Hildegarde

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Foundations

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Well, what can I say?  It wasn’t a bad birthday as birthdays go.  Matt even cooked me dinner.

So thanks to everybody who sent happy birthday wishes, and back to the fray.

First, I didn’t mean to imply that Rand based her moral philosophy on her definitions of selfishness and unselfishness.  The basis begins with the law of identity (a thing cannot both be and not be in the same respect at the same time) and goes from there.

And I’m pretty sure that it’s a closed system–that you can only disprove it (if it can be disproved at all) by attacking its premises.  Its logic is not faulty.

And, I notice, that Cheryl was still using the words in their non-Randian definitions–she talks about how, if Paris Hilton was really a performance artist, she could be “just as unselfish as any other artist.”

But to Rand, “unselfish” is always a bad thing.

“Unselfish” does not mean be considerate of other people.

It means having no self–no convictions or ideas of your own.

And yes, using words in ways like this, in ways other than they are usually defined, can cause more than a little trouble.

But John said that people either based morality on God, or on what they just “felt” was a good thing–and my point here is that Rand does neither.  She does, in fact, provide a perfectly logical, consistant, objective basis for a moral code, and then she provides the code.

But here’s the kicker.

She doesn’t provide that basis for the moral code you and I are used to.  She is not providing a basis for the morality of Christianity, or anything like it.

And that is, of course, part of her point.  She holds that the reason we think there is no rational, scientific way to know what is moral is because we have been fed a moral code that is inherently irrational and unscientific.

Reason can tell us what we must do to be moral–but it will not support most of what people have been calling “moral” for centuries.

In other words, the problem is not that there is no objective basis for morality, but that there is no objective basis for the morality we’ve been taught up to now.

At this point, things get a little complicated.   I’m not going to try to outline Rand’s philosophy in a blog.  “This is John Galt Speaking” is probably 4000 words long, and it’s just a sketch of the overall argument.  She wrote books detailing the rest of it.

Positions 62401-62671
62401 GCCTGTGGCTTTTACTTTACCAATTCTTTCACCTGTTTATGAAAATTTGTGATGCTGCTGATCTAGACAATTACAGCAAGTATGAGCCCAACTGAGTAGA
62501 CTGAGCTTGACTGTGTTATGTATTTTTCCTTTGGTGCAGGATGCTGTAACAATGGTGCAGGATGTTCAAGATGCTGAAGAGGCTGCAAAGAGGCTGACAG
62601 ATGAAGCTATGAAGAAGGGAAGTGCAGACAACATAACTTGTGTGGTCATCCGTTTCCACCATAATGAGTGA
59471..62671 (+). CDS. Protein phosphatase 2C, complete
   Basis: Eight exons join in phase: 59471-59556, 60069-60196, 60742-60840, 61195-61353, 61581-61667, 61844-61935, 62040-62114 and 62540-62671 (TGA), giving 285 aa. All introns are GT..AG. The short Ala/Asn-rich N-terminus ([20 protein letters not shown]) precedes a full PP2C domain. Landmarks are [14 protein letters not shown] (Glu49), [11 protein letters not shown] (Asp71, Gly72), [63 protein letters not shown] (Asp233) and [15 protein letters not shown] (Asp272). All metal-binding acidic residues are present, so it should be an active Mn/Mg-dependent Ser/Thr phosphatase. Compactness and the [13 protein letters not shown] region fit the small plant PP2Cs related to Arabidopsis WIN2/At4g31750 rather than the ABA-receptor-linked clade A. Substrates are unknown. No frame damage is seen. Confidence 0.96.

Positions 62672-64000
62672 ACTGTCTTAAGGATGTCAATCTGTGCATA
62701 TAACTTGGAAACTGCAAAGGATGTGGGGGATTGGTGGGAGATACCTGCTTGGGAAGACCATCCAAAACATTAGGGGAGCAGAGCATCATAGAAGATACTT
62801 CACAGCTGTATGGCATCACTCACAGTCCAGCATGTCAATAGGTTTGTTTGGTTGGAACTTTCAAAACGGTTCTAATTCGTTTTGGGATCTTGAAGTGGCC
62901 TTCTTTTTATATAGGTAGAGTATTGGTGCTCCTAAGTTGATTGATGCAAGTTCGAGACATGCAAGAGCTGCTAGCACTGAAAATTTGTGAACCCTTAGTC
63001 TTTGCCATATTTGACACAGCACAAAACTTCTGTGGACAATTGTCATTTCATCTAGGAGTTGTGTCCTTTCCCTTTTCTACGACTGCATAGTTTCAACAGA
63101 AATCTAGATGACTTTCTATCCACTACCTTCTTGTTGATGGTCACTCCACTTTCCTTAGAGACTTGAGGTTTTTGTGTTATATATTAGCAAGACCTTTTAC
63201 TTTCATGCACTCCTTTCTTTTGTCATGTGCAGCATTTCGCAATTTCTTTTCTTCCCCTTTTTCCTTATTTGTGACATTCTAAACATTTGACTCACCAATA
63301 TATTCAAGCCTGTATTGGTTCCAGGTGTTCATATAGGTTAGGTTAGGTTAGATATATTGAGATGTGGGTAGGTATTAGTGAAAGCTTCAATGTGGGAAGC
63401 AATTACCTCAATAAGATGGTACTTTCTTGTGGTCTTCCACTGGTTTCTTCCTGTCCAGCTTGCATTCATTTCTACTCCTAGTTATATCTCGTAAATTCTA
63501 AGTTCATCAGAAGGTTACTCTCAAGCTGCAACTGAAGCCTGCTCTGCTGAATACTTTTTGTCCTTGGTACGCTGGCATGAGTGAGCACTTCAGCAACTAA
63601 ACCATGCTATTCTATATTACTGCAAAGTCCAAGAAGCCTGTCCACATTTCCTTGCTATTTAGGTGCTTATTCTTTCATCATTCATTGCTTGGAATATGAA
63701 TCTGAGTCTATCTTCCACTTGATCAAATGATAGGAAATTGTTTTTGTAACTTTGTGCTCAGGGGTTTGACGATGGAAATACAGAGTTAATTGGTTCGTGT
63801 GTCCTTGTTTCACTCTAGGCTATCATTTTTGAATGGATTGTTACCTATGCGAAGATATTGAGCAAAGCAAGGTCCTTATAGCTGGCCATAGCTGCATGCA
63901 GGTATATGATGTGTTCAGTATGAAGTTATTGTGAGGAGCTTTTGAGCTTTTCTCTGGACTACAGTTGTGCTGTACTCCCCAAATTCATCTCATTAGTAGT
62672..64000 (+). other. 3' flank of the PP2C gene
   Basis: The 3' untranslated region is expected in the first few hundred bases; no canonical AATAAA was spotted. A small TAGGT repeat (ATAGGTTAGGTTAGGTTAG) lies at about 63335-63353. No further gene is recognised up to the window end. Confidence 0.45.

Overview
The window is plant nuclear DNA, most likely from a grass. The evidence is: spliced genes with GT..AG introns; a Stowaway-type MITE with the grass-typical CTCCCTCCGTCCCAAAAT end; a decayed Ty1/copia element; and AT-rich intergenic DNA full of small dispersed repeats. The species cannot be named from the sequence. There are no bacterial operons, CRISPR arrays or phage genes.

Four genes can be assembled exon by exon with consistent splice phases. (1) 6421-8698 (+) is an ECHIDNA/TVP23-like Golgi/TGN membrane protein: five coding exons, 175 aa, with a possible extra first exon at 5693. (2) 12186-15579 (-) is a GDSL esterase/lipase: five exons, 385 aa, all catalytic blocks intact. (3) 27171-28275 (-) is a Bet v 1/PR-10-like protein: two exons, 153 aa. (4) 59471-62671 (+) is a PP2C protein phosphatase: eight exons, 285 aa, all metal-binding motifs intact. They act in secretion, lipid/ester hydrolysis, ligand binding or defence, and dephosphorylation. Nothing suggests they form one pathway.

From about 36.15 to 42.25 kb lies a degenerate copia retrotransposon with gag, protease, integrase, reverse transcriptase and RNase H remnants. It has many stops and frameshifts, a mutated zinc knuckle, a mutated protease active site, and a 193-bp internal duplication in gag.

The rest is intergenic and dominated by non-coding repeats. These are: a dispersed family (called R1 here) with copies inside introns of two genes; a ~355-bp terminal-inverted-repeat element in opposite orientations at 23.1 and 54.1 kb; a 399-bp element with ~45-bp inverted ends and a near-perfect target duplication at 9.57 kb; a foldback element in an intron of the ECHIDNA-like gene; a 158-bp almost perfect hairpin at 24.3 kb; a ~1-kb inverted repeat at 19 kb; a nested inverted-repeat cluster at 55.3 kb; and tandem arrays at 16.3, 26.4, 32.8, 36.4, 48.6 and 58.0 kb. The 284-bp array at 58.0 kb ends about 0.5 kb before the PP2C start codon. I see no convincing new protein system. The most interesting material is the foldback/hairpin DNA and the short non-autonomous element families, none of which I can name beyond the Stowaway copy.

But I do want to point out two things.

First, that argument does, in fact, provide an objective ground for natural individual rights (freedom of speech, conscience, etc) that does not rely on religion and does not leave them up to “the government gives them to me.”

Second, that when you look at her list of virtues and vices, you’re struck by what’s not there–there’s no harping on sex and sexuality.  Homosexuality is not moral or immoral in Rand’s moral philosophy.  It’s irrelevant.

Let me list here, for a moment, the virtues as proposed by Rand:

a) rationality–we are morally obligated to accept the reality of the world outside ourselves and to seek and support the truth by the use of our reason.

b) independence–we are morally obligated to make our own judgments and be true to them.  It’s all right to figure out we’re wrong and change our minds because we have new facts, but it’s never all right to change our minds, abandon our beliefs or convictions, just because somebody else says so, or “everybody’ says so, or it isn’t what the dogma of our religion or politics declares to be true.

c)integrity–we are morally obligated to reject contradictions between our beliefs and our behavior.  We must act on what we have determined to be morally right, not just think it.

d) honesty–we are morally obligated to tell the truth, and to act the truth. 

e) justice–we are morally obligated to give each person what he deserves, nothing more and nothing less.  We must judge other people rationally, and be judged by them. 

f) productiveness–we are morally obligated to contribute to the society we live in by producing at least as much as we consume.  Productive work is the single most important obligation we have to other people and to society at large.